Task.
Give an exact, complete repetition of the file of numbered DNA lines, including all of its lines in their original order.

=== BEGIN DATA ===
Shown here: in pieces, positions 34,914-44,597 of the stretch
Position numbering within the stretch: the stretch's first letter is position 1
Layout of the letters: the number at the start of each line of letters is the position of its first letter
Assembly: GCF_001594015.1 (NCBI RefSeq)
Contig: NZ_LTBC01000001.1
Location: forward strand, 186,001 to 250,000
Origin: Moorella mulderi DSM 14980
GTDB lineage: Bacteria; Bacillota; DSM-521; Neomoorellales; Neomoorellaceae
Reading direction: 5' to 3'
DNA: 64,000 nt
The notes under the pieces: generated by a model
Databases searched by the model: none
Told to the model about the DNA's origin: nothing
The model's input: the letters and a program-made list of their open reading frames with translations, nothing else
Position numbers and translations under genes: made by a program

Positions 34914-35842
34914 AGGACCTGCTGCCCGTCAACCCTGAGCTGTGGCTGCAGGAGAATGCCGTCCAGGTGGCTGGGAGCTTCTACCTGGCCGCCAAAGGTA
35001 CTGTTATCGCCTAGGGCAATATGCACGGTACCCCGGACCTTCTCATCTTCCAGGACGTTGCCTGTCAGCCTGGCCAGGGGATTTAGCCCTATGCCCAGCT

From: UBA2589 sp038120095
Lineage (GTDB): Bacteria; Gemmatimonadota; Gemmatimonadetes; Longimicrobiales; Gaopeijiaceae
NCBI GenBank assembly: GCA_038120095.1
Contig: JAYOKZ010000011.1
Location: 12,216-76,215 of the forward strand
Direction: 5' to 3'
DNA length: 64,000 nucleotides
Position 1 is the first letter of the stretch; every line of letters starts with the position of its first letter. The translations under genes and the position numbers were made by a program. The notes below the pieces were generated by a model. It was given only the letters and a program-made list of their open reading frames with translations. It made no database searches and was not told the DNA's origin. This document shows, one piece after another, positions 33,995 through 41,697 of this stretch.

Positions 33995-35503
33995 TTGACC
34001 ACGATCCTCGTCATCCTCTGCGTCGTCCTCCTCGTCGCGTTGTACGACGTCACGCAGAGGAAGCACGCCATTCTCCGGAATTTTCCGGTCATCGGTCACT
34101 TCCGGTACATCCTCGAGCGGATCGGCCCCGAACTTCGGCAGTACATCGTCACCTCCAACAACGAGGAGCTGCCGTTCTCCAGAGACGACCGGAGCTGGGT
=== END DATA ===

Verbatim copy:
Shown here: in pieces, positions 34,914-44,597 of the stretch
Position numbering within the stretch: the stretch's first letter is position 1
Layout of the letters: the number at the start of each line of letters is the position of its first letter
Assembly: GCF_001594015.1 (NCBI RefSeq)
Contig: NZ_LTBC01000001.1
Location: forward strand, 186,001 to 250,000
Origin: Moorella mulderi DSM 14980
GTDB lineage: Bacteria; Bacillota; DSM-521; Neomoorellales; Neomoorellaceae
Reading direction: 5' to 3'
DNA: 64,000 nt
The notes under the pieces: generated by a model
Databases searched by the model: none
Told to the model about the DNA's origin: nothing
The model's input: the letters and a program-made list of their open reading frames with translations, nothing else
Position numbers and translations under genes: made by a program

Positions 34914-35842
34914 AGGACCTGCTGCCCGTCAACCCTGAGCTGTGGCTGCAGGAGAATGCCGTCCAGGTGGCTGGGAGCTTCTACCTGGCCGCCAAAGGTA
35001 CTGTTATCGCCTAGGGCAATATGCACGGTACCCCGGACCTTCTCATCTTCCAGGACGTTGCCTGTCAGCCTGGCCAGGGGATTTAGCCCTATGCCCAGCT

From: UBA2589 sp038120095
Lineage (GTDB): Bacteria; Gemmatimonadota; Gemmatimonadetes; Longimicrobiales; Gaopeijiaceae
NCBI GenBank assembly: GCA_038120095.1
Contig: JAYOKZ010000011.1
Location: 12,216-76,215 of the forward strand
Direction: 5' to 3'
DNA length: 64,000 nucleotides
Position 1 is the first letter of the stretch; every line of letters starts with the position of its first letter. The translations under genes and the position numbers were made by a program. The notes below the pieces were generated by a model. It was given only the letters and a program-made list of their open reading frames with translations. It made no database searches and was not told the DNA's origin. This document shows, one piece after another, positions 33,995 through 41,697 of this stretch.

Positions 33995-35503
33995 TTGACC
34001 ACGATCCTCGTCATCCTCTGCGTCGTCCTCCTCGTCGCGTTGTACGACGTCACGCAGAGGAAGCACGCCATTCTCCGGAATTTTCCGGTCATCGGTCACT
34101 TCCGGTACATCCTCGAGCGGATCGGCCCCGAACTTCGGCAGTACATCGTCACCTCCAACAACGAGGAGCTGCCGTTCTCCAGAGACGACCGGAGCTGGGT